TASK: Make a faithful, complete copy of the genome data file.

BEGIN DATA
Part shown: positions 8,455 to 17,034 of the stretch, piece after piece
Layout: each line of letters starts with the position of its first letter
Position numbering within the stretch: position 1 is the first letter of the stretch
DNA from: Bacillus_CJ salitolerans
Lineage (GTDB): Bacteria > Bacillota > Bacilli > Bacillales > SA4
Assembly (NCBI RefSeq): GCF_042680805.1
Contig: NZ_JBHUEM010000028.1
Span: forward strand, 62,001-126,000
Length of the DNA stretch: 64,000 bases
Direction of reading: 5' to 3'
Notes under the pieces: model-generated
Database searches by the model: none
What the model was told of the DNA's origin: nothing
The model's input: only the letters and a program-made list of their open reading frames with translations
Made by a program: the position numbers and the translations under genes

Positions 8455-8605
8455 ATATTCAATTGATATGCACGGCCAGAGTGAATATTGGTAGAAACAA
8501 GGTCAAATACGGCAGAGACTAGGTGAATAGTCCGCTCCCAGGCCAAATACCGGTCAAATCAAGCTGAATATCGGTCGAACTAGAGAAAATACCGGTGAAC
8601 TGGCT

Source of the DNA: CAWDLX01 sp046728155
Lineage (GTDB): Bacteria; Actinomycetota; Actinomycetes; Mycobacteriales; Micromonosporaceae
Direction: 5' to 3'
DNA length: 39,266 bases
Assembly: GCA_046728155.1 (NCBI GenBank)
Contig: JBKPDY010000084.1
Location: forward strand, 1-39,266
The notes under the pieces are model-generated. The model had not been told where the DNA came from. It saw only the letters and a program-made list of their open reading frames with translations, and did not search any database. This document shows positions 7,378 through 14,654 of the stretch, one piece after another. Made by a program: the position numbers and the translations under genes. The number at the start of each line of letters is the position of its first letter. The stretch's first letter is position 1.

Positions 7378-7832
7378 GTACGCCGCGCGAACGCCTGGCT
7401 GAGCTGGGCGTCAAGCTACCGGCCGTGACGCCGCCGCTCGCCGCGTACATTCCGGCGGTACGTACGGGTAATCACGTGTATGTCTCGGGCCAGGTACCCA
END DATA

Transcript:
Part shown: positions 8,455 to 17,034 of the stretch, piece after piece
Layout: each line of letters starts with the position of its first letter
Position numbering within the stretch: position 1 is the first letter of the stretch
DNA from: Bacillus_CJ salitolerans
Lineage (GTDB): Bacteria > Bacillota > Bacilli > Bacillales > SA4
Assembly (NCBI RefSeq): GCF_042680805.1
Contig: NZ_JBHUEM010000028.1
Span: forward strand, 62,001-126,000
Length of the DNA stretch: 64,000 bases
Direction of reading: 5' to 3'
Notes under the pieces: model-generated
Database searches by the model: none
What the model was told of the DNA's origin: nothing
The model's input: only the letters and a program-made list of their open reading frames with translations
Made by a program: the position numbers and the translations under genes

Positions 8455-8605
8455 ATATTCAATTGATATGCACGGCCAGAGTGAATATTGGTAGAAACAA
8501 GGTCAAATACGGCAGAGACTAGGTGAATAGTCCGCTCCCAGGCCAAATACCGGTCAAATCAAGCTGAATATCGGTCGAACTAGAGAAAATACCGGTGAAC
8601 TGGCT

Source of the DNA: CAWDLX01 sp046728155
Lineage (GTDB): Bacteria; Actinomycetota; Actinomycetes; Mycobacteriales; Micromonosporaceae
Direction: 5' to 3'
DNA length: 39,266 bases
Assembly: GCA_046728155.1 (NCBI GenBank)
Contig: JBKPDY010000084.1
Location: forward strand, 1-39,266
The notes under the pieces are model-generated. The model had not been told where the DNA came from. It saw only the letters and a program-made list of their open reading frames with translations, and did not search any database. This document shows positions 7,378 through 14,654 of the stretch, one piece after another. Made by a program: the position numbers and the translations under genes. The number at the start of each line of letters is the position of its first letter. The stretch's first letter is position 1.

Positions 7378-7832
7378 GTACGCCGCGCGAACGCCTGGCT
7401 GAGCTGGGCGTCAAGCTACCGGCCGTGACGCCGCCGCTCGCCGCGTACATTCCGGCGGTACGTACGGGTAATCACGTGTATGTCTCGGGCCAGGTACCCA